New guidance has been published to help public sector organisations such as councils make more effective cases for investing in location data.
Geospatial data – also known as location data – tells organisations where people and objects are and underpins key services used by local authorities.
It supports the delivery of policies ranging from net zero and levelling up to managing the coronavirus pandemic.
Published by the Geospatial Commission, the guidance sets out an approach to understanding, assessing and articulating the value of a location data project, from the inception stage to the presentation of benefits.
Thalia Baldwin, commissioner of the Geospatial Commission said: ‘Linking data to location improves analysis, decisions and outcomes. It is vital that the public sector invests to maintain our strategic national geospatial assets. Our guidance will support organisations to make a coherent and persuasive case for improved geospatial data.’
David Henderson, chief geospatial officer at Ordnance Survey said: ‘We all know the practical value of maps and location data in supporting our everyday life. But expressing that value in a way that supports future investment in geospatial data and services by government and business remains a challenge. This work provides a valuable foundation on how to express those benefits and a more consistent approach to making the case for geospatial data.’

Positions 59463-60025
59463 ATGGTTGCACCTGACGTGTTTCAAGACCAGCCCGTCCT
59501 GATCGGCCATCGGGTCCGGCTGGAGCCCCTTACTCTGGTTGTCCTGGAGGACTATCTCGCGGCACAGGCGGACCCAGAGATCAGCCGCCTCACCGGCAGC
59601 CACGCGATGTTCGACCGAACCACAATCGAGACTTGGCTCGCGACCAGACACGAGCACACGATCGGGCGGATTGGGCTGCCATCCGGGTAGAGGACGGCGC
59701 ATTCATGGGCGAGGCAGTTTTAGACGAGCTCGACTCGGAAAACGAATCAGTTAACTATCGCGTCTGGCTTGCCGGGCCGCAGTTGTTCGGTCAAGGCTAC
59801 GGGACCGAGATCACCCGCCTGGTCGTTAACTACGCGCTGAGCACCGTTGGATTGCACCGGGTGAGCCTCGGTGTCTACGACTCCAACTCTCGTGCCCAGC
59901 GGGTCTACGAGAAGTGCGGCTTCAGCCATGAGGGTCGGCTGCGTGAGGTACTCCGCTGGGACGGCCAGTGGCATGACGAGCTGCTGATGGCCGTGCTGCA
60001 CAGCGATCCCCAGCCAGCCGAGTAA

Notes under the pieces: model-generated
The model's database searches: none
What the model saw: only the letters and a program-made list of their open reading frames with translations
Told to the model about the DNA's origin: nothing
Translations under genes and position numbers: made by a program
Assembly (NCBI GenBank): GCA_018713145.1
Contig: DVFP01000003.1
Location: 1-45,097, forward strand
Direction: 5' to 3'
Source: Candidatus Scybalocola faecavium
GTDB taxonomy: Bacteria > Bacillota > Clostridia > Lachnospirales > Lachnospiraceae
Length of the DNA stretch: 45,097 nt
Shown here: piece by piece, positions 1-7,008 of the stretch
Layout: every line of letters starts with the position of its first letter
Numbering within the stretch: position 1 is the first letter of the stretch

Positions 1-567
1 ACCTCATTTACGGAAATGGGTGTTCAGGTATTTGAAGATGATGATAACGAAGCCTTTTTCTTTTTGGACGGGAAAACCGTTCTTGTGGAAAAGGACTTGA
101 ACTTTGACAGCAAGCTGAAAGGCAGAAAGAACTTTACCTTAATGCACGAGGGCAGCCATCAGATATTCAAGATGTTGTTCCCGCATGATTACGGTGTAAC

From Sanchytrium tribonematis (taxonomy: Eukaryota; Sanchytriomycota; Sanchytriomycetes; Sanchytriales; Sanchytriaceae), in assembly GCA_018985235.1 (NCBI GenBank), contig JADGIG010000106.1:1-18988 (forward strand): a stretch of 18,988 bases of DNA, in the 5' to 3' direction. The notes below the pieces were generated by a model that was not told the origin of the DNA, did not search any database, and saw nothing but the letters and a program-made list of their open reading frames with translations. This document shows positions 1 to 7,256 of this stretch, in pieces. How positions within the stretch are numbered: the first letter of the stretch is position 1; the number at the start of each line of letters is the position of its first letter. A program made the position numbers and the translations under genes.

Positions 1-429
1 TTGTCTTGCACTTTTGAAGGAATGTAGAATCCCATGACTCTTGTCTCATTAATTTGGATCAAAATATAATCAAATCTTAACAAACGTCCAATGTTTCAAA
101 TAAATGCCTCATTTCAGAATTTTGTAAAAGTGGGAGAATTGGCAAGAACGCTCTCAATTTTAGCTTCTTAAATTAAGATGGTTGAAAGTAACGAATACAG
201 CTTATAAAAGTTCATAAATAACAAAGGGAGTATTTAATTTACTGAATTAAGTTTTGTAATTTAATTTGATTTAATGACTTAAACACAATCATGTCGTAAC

Sarah Snelson, director of Public Policy Practice at Frontier Economics, which helped develop the guidance, added: ‘Geospatial data has the potential to unlock a variety of important use cases across the UK economy but there are challenges to valuation that can inhibit their application. We have worked closely with stakeholders to develop a practical valuation approach that public sector organisations can apply. We are excited to see how the framework is used.’